Referral orders

Referral orders are given to most 10 to 17 year olds pleading guilty for the first time in court unless the offence is so serious as to warrant a custodial sentence.

In some cases a referral order may be appropriate for someone who already has convictions.

If you are in this position you should discuss this possibility with your solicitor. Those served with a referral order must attend a youth offender panel to decide the correct course of action for their offences.

A referral order may last for between three and twelve months but will only begin after the first panel meeting.
 

Youth offender panels

Youth offender panels are meetings where the victims and offenders can be brought together face to face. Meetings are staged in a controlled environment, with members of the youth offending team and community panel members acting as a neutral party between those involved in the offence.

The offence is discussed, and suitable remedies for the situation are decided upon. A contract is then drawn up to address the issues. Failure to comply with the details of the contract may result in the case going before the courts for further disciplinary action.
 

The purpose of youth offender panel

Referral orders build on the justice model of responsibility, restoration and re-integration. The aim is to make offenders take responsibility and make amends for the consequences of their actions. This can lead to the offenders making restoration to the victim or wider community.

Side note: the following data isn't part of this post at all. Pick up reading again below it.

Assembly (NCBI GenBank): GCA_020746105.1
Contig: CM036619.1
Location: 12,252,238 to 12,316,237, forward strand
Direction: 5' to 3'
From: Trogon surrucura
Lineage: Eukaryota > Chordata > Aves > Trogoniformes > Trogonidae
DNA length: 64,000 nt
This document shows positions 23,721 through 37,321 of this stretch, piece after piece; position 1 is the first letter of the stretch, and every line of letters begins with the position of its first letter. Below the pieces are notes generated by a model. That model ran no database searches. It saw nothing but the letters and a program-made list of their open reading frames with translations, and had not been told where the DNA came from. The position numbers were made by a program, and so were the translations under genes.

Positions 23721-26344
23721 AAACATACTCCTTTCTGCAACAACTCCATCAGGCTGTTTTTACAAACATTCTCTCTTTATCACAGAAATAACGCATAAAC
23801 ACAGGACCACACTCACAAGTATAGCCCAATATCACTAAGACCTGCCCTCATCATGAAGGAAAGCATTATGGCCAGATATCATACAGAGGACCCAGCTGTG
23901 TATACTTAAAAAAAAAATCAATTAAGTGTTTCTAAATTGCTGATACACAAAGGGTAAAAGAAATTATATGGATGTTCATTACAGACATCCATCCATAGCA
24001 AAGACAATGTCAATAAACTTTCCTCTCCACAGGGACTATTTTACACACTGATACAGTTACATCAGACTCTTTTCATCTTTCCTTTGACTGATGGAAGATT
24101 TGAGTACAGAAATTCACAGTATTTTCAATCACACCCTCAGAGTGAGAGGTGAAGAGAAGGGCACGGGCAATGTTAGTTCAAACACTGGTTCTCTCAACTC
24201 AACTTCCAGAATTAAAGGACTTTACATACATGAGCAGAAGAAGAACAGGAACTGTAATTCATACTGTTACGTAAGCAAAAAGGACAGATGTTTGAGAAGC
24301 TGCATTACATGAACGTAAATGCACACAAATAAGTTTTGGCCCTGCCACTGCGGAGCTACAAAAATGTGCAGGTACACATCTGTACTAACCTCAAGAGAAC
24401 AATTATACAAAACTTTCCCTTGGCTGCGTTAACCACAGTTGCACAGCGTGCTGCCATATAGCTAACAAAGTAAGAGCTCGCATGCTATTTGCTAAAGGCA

Youth offending team members

They are professional workers, trained to work with young offenders and help them to comply with the orders given to them by the courts. They can also help offenders with problems that may lead to offending, and put in place interventions to prevent people from re-offending.
 

Youth offending panel members

They are members of the community where you live. They have been trained to sit as panel members, however work on a voluntary (unpaid) basis. Prior to the meeting they will have been given a report detailing the offence and any relevant background information.


Working with the victim

Restorative justice gives the victims of the offence a part in the process, the victim may ask questions, receive an explanation, an apology and/or discuss how the offender can make practical amends for any distress and inconvenience they may have caused.